Columbine Massacre Memorial Planned

Tue April 15, 2003 - National Edition

LITTLETON, Colo. (AP) Families of the 13 people gunned down in the Columbine High School massacre unveiled plans for a memorial last week that will be built not far from the school itself.

The $3 million memorial will be located in Clement Park, next to the school, and each parent is helping to design an individual memorial to their child, the families said during a news conference.

Parents hope construction can be completed in time for the fifth anniversary of the attack next year.

"The appropriate way to honor them, remember them and pass on their stories is through a permanent memorial that shares some details about their individual lives," said Bob Curnow, whose son, Steven, was killed in the 1999 attack.

Teenagers Eric Harris and Dylan Klebold stormed the suburban high school with guns and pipe bombs. They gunned down a teacher and 12 fellow students before killing themselves in the school library.

The memorial will cover an acre. Donations will pay for the construction and nearly $600,000 has been raised in cash, pledges and offers of labor or materials.

The circular memorial will stand between two hills, both to keep it private and avoid interfering with school activities. It will have 12-foot high stone walls and an inside ring of remembrance, which will feature tributes written by the victims’ families.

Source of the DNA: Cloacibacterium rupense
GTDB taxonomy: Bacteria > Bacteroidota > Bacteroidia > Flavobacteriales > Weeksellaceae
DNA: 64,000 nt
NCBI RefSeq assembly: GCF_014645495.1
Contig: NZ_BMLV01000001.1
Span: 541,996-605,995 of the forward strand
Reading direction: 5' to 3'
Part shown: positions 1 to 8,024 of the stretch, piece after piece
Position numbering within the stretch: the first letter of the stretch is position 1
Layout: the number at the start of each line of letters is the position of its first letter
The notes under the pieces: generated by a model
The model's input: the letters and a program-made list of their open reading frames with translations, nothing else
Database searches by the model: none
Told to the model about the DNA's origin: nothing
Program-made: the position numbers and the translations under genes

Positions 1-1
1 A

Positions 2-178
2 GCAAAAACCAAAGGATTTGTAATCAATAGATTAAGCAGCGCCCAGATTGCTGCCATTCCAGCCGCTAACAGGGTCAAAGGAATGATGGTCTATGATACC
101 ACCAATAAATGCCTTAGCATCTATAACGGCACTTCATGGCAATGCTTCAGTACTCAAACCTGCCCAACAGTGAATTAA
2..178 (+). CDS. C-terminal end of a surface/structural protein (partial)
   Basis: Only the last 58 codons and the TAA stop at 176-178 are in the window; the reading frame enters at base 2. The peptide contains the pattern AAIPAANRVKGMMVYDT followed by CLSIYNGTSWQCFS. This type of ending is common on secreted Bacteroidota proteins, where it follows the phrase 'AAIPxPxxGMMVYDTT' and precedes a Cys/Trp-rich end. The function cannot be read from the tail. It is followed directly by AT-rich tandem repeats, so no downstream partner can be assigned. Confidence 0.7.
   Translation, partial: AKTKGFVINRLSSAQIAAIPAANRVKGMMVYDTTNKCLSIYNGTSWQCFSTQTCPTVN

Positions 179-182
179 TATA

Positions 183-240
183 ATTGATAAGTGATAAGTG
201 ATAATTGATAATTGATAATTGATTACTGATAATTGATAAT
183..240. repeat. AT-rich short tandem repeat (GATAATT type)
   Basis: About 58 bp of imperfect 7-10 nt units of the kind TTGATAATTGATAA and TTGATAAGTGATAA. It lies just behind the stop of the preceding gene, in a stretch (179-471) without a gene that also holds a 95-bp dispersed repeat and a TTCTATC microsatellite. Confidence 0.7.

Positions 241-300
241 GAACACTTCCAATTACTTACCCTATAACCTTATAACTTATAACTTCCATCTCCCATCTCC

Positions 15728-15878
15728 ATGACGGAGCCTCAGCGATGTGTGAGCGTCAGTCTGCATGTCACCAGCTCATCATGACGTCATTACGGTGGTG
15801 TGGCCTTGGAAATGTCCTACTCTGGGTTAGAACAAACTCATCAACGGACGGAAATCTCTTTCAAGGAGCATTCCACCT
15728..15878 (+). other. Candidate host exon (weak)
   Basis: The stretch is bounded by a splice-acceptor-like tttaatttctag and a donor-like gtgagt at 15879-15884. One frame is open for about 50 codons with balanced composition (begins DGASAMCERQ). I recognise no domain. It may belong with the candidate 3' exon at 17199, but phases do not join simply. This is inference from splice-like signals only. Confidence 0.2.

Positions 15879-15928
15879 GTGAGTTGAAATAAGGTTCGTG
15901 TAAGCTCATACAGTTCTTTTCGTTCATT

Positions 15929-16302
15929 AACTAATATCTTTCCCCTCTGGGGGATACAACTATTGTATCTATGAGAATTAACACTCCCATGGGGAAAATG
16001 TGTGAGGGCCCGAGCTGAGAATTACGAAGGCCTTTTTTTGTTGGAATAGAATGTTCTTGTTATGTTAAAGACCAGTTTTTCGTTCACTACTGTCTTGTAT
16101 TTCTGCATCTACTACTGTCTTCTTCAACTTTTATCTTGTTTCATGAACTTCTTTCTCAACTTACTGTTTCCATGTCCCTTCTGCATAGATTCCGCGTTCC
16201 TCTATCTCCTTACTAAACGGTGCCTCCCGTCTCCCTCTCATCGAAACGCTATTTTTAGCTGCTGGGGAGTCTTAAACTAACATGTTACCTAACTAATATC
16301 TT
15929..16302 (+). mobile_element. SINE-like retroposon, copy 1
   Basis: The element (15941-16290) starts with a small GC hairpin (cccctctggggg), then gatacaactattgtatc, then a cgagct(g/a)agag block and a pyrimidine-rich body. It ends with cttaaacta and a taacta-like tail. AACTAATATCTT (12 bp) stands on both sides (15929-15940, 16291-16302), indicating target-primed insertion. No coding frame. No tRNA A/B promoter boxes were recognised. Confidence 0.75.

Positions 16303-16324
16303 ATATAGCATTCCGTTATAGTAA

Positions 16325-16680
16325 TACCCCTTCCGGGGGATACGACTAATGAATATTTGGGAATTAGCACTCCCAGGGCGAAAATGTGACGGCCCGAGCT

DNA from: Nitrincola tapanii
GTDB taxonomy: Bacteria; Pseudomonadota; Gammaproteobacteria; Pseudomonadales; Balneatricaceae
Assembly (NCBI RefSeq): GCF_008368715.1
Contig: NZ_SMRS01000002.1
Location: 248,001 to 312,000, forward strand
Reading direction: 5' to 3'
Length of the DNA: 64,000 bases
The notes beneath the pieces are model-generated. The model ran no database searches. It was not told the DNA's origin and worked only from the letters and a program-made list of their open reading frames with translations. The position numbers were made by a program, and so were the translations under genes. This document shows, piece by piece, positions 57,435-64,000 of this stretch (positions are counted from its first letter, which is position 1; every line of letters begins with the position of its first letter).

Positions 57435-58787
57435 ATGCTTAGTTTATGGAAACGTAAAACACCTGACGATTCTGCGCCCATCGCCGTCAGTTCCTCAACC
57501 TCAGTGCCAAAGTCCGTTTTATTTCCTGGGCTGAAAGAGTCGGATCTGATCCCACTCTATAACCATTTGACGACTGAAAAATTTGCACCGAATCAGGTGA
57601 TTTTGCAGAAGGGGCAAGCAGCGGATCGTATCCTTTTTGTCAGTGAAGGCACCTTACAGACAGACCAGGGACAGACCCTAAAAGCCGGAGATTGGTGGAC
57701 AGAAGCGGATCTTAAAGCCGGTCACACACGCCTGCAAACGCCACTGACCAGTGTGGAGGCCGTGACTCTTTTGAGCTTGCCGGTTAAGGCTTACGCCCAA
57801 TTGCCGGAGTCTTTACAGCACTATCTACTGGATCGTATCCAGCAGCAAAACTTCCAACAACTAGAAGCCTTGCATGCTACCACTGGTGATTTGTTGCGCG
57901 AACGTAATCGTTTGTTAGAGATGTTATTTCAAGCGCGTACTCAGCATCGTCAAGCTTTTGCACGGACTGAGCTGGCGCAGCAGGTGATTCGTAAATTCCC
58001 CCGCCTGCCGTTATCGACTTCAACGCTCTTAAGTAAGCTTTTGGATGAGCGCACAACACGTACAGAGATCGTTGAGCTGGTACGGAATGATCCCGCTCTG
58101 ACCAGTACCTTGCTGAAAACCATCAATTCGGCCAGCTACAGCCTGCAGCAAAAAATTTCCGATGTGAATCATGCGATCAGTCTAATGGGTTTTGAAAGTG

Walls with running water will mute noise from the nearby park and school. Trees will provide shade.

The family of slain student Kelly Fleming has started writing the text for her spot: "She was the usual teenager in 1999, shopping, talking on the phone, hanging out at the mail. Her favorite band of the moment was N’Sync. Her movie was ’Titanic,’ and she was carrying a torch for Mr. Leonardo DiCaprio."

Brian Rohrbough, father of slain student Danny Rohrbough, said plans for the memorial had been sidetracked by lawsuits against the school and law enforcement officials. Parents also have tried to determine why the plans of the gunmen had not been detected in time to prevent the attack.

"This is as soon as the memorial could be done. It’s not too late," said Rohrbough.